By Ruari Phillips
The shipping company, DP World and the Republic of Somaliland have agreed to grant Ethiopia a 19 percent stake in the Port of Berbera. The trade operator said it would retain 51 percent with Somaliland keeping the other 30 percent. This paves the way for the world’s fourth biggest operator to invest $442 million. Financial details were not disclosed but an official statement said the Ethiopian Government would develop a 260-kilometre road from the site to its border. A new company will be formed to manage the shares which will then be divided between all three governments.
“I am so excited about the project,” said Sultan Ahmed Bin Sulayem, Group Chairman. “It demonstrates our commitment towards the people of Somaliland and Ethiopia. Our vision is to make Somaliland a maritime hub in the Horn of Africa. The new advancements will create jobs and meet fast-growing demands for logistics and infrastructure.”
The positive news comes a week after neighbouring Djibouti ended a contract with DP World to run its Doraleh Container Terminal. This move was deemed illegal by the shipping company and proceedings have begun before a court in London. The six-year dispute threatens to damp investor appetite in Djibouti and further disrupt its relationship with the UAE, where DP World is headquartered.
Boasting a portfolio of over 77 marine and inland terminals, DP World is supported by 50 related businesses in 40 countries across six continents. Container handling is the company’s core business and generates more than three-quarters of its revenue. The new partnership strengthens political ties with the UAE. Up until now, the Port of Berbera has only been importing and exporting on a small scale – but that is soon to change.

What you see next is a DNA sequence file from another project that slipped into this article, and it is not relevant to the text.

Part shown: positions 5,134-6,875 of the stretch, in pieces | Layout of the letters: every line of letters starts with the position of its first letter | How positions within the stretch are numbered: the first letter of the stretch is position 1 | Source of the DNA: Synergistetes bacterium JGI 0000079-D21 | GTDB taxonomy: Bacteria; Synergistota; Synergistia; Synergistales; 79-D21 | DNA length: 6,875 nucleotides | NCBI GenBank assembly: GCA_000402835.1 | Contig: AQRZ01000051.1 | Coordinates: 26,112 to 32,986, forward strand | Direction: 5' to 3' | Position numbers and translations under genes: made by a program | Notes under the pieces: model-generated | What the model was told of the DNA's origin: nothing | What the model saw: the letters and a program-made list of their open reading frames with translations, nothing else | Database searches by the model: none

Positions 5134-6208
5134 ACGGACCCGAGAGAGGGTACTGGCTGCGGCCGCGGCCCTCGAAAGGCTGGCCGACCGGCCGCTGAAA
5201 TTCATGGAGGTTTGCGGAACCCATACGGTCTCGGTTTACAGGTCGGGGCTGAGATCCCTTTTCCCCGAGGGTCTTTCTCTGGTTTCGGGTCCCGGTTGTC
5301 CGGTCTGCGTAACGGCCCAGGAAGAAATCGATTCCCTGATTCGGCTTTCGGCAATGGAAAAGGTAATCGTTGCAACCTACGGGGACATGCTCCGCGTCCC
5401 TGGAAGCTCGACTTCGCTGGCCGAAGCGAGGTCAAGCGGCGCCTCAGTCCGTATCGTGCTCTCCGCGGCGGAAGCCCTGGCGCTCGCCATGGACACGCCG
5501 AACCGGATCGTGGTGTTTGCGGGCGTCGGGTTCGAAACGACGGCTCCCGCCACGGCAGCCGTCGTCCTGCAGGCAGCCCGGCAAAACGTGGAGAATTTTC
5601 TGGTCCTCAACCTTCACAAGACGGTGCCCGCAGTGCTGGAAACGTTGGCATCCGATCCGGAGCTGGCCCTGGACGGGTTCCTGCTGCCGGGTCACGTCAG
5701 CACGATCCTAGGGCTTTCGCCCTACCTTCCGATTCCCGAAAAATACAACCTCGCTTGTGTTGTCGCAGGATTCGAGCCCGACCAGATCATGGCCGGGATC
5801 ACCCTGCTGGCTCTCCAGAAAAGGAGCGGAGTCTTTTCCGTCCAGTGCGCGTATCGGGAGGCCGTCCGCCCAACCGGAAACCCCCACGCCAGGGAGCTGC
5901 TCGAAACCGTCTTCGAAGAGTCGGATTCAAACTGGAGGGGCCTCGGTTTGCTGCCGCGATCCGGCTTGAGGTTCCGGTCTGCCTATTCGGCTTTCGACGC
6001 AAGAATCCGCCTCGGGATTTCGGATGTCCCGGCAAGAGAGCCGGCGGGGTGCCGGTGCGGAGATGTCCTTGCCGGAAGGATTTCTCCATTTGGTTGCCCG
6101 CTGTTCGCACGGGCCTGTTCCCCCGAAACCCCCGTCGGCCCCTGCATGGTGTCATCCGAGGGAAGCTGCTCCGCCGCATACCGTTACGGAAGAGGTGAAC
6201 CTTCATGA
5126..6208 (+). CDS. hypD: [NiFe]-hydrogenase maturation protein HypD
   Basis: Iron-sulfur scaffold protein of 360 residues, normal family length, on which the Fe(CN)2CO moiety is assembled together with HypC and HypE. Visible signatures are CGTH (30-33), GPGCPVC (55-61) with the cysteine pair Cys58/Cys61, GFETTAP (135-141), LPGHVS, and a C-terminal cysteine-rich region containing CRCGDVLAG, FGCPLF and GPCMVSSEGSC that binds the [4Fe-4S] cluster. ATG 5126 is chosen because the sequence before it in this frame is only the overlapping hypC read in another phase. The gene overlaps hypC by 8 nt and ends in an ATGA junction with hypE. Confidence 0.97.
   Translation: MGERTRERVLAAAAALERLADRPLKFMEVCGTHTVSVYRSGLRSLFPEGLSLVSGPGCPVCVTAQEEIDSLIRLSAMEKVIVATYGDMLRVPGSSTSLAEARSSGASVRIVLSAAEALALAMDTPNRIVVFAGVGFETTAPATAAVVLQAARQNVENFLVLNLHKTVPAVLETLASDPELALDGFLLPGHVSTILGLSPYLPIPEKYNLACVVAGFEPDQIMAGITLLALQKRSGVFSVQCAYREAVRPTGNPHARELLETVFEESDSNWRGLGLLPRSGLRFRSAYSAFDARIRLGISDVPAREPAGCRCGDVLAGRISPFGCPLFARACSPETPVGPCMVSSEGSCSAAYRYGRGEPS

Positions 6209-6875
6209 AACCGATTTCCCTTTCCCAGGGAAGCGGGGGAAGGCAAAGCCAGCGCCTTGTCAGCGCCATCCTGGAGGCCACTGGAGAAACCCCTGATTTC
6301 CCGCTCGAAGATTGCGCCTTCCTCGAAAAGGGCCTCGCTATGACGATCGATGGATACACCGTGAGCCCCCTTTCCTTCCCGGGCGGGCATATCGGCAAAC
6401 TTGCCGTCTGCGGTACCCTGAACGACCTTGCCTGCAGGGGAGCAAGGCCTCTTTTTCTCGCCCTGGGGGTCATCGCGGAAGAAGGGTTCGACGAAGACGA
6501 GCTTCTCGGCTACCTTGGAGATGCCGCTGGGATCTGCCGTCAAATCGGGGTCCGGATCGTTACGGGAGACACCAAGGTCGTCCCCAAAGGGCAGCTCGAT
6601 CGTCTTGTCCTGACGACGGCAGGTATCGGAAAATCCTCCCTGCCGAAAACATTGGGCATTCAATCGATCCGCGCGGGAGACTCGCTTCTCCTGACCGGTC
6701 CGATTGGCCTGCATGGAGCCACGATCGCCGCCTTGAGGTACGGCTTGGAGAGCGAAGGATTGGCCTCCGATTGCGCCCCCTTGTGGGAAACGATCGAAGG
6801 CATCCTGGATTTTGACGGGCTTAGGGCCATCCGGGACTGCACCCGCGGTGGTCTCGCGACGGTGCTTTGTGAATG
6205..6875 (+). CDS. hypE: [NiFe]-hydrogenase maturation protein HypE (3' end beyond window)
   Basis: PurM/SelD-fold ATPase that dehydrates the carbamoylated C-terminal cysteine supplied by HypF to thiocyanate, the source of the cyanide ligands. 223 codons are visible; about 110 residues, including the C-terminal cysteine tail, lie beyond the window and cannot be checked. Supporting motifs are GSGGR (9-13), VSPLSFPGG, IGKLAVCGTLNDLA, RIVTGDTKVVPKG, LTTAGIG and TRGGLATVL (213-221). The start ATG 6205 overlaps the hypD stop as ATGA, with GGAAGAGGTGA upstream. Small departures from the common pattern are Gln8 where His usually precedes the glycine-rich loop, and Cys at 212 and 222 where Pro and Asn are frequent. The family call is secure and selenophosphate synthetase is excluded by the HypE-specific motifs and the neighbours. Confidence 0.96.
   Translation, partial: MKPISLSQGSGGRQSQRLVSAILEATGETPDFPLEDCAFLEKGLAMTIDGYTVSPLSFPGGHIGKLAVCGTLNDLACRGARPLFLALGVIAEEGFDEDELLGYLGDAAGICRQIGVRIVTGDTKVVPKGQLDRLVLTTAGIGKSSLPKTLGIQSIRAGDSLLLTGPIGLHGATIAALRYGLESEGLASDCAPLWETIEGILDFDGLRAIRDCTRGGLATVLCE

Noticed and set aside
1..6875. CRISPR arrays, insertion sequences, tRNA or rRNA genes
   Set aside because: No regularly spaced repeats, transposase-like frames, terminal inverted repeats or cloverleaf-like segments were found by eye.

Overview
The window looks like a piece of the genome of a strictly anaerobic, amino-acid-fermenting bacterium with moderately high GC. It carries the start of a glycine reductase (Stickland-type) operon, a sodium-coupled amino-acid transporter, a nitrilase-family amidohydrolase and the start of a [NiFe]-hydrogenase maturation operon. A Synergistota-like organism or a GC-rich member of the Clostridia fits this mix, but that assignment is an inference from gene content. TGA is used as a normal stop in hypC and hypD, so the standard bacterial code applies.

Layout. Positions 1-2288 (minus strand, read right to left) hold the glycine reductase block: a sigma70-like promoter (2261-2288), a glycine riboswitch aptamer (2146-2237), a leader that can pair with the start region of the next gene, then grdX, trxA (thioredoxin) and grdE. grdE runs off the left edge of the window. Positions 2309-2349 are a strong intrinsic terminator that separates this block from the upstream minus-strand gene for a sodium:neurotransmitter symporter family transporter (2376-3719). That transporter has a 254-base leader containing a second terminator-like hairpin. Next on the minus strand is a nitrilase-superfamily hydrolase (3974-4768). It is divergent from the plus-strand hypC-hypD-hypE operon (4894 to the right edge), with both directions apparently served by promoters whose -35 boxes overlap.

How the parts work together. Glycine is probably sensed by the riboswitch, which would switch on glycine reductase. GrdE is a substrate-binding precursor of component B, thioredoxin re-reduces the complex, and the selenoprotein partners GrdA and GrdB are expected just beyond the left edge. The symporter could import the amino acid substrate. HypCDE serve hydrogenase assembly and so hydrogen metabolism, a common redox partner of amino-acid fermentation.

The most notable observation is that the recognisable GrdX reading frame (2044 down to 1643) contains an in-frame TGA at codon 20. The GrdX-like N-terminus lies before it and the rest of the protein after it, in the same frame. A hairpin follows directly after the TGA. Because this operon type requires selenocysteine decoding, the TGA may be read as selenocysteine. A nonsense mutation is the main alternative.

“We continually improve our business to make it a safe, efficient and sustainable gateway in Africa,” said Xasan Abdullahi, General Manager. “It is our aim to create value for our customers by developing the best logistics, networks and clusters.”
Somaliland celebrated its 16th anniversary of independence last year and has been experiencing economic prosperity for over a decade. It can boast of an army, its own currency, legal system and now a maritime hub to compete with the likes of Djibouti. The UAE is constructing a military base in the region and has always been a staunch supporter of independence. Ethiopia is on equally positive terms with Somaliland after officials met in 2017 putting a strong focus on peace, security, economy, trade and education.
“Our country views the development of neighbouring countries as its own,” said Hailemariam Desalegn, former Prime Minister of Ethiopia. “We will continue to work with Somaliland by providing further educational opportunities. Ethiopia will also support the fight in combating Al- Shabaab.”
The land along the road into Berbera is barren and empty but its fortunes look set to change following this multi-million-dollar deal. Locals and investors believe it is on the brink of an economic boom and there has been more building in the last two years than ever before. Unlike many other major towns in Somaliland, swathes of land around the port are government-owned.